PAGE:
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10 Reasons Marijuana Stocks Have Plunged Since Legalization Day

By Sean Williams - Updated Oct 24, 2018 at 12:40PM

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Pot stock profits have gone up in smoke over the past week. Here's why.

The long-awaited day has come and gone for marijuana stocks. As of one week ago, Oct. 17, recreational cannabis became legal in Canada, with adults aged 18 or 19 (depending on the province) and over able to purchase dried flower and/or cannabis oil products. The large sales projections thrown around prior to legalization are primarily what have fueled massive gains in pot stocks since the beginning of 2016.

However, something head-scratching has occurred since weed became legal in Canada: Marijuana stocks have fallen. And I don't mean they've retraced a bit. In the four trading days since the Oct. 16 close, through Monday, Oct. 22, pot stocks have taken a genuine thumping, with many down by a double-digit percentage.

Wondering what gives? My suspicion is that there are 10 factors (listed below in no particular order) working together to weigh down marijuana stocks.

A jar filled with cannabis buds lying atop a small pile of cash bills.

Image source: Getty Images.

1. A "buy the rumor, sell the news" event

To lean on an age-old stock market adage, this could be as simple as "buy the rumor, sell the news." Although we try and avoid the white noise surrounding short-term events and emotions, not all investors march to the beat of the same drum. In other words, day traders and short-term traders bought into the euphoria of legalization then headed for the exit once the actual event occurred. This could certainly explain the downside volatility witnessed over the past few days in pot stocks.

2. Valuations are frothy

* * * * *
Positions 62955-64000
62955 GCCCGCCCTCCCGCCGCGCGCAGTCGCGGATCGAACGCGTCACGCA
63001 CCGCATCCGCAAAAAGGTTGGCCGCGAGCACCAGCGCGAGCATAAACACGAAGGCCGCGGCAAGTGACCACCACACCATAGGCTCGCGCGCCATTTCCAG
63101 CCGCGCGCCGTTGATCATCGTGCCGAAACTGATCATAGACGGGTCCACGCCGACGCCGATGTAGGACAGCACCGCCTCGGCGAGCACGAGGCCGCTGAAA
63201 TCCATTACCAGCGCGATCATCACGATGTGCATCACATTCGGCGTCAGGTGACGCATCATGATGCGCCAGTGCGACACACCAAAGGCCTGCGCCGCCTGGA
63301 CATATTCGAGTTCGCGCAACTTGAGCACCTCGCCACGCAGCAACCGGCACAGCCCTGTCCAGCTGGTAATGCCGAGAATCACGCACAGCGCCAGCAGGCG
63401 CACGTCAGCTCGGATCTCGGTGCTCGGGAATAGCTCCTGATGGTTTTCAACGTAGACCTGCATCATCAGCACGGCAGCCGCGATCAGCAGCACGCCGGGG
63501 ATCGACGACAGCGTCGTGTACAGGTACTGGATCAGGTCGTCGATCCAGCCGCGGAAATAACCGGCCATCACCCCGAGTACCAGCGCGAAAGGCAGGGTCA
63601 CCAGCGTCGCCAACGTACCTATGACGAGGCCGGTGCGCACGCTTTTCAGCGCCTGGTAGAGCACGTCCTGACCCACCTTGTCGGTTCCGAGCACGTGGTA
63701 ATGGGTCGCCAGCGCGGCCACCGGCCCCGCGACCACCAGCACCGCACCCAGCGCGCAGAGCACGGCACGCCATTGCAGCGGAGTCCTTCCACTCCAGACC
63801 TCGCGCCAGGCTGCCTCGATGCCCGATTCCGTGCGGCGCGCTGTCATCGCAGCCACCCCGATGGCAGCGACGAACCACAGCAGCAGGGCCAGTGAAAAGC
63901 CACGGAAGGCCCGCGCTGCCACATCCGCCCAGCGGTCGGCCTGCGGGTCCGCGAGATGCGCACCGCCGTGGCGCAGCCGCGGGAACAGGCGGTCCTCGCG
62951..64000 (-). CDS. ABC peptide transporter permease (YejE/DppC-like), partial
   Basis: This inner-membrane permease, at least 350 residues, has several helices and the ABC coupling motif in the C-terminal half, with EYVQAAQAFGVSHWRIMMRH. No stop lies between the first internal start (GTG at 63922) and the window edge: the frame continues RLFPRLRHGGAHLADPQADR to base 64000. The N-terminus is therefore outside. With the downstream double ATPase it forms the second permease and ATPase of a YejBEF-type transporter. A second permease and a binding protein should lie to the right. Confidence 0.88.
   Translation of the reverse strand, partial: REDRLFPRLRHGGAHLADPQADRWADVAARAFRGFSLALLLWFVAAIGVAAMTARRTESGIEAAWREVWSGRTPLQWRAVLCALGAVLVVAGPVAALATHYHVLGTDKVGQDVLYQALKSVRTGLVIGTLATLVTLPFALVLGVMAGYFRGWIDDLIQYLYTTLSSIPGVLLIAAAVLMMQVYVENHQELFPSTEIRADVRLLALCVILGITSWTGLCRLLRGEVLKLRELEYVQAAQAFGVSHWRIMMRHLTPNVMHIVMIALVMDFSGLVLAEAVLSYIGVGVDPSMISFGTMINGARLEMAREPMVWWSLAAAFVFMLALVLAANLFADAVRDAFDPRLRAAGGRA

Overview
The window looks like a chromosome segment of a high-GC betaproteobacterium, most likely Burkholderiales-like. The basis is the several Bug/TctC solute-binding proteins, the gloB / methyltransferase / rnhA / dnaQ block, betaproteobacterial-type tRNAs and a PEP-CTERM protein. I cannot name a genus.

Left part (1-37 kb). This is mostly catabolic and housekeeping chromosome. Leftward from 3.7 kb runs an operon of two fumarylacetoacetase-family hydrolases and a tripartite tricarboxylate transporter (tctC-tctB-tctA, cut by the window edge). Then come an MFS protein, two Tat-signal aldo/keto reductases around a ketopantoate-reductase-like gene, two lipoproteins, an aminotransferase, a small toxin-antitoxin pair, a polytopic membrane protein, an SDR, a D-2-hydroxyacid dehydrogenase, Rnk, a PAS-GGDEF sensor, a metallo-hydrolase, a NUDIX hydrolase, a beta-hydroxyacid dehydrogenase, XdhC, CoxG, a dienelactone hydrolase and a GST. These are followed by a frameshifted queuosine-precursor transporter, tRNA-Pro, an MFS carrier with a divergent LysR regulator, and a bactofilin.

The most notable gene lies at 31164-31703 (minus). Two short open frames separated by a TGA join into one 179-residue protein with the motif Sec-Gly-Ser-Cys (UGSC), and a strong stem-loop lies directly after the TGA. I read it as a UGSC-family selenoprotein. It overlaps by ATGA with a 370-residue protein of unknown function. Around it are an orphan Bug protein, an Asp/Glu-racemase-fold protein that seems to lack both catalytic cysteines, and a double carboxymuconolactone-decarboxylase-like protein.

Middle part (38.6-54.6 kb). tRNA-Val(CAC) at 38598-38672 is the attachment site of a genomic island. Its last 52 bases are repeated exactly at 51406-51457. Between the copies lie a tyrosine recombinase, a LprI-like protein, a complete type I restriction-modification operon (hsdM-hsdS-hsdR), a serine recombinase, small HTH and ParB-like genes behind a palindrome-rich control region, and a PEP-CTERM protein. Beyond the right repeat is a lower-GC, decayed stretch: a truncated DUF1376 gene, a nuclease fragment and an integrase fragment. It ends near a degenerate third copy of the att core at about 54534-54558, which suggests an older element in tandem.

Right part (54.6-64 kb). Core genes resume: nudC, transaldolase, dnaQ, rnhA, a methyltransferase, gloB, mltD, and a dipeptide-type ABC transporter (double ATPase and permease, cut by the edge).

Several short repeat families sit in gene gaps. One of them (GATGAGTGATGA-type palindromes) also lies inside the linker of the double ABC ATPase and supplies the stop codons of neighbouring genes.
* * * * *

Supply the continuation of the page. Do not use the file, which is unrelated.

Next, it's pretty hard for fundamentally focused investors to ignore the valuations of most marijuana stocks. Take medical cannabis grower Tilray (TLRY) as a good example. Having debuted at $17 per share in July, shares hit $300 on an intraday basis in September and were at $158.38 the day prior to legalization in Canada. At this share price, Tilray supported a valuation in excess of $12 billion, yet it didn't have $40 million in extrapolated annual sales. Further, it's well behind its other large peers in terms of peak production potential. Tilray, like most pot stocks, has a long way to go before it can justify its valuation.

Multiple jars filled with dried cannabis flower on a countertop.

Image source: Getty Images.

3. Long-term oversupply is a concern

There's also genuine concern about the supply of dried flower. Although there's little precedent for recreational legalization around the world, Colorado, Washington, and Oregon in the U.S. provide a worrisome example of what could happen in Canada. In these adult-use-legal states, growers produced cannabis without any mind to actual demand, thereby oversupplying the market and driving down the per-gram price for weed. It's a recipe for weaker margins for growers, even with economies of scale working in their favor, and it could be what's in store for Canadian growers in the not-so-distant future.

4. The wait for high-margin products

Fourth, and building on the previous point, many high-margin products aren't legal right now. Growers like Aphria (NASDAQOTH: APHQF) are eager to tap into high-margin alternative cannabis products, such as concentrates. Aphria is currently constructing an extraction facility that'll be used to produce 25,000 kilogram-equivalents of cannabis concentrate annually once completed. But the thing is, it's unclear when Parliament will OK the use of consumption options like concentrates, infused beverages, vapes, and edibles. That puts Aphria and its peers in limbo, and it makes them reliant on lower-margin dried flower for the time being.

A suspicious-looking young man in a blue hoodie holding a potted cannabis plant.

Image source: Getty Images.

5. The black market isn't going anywhere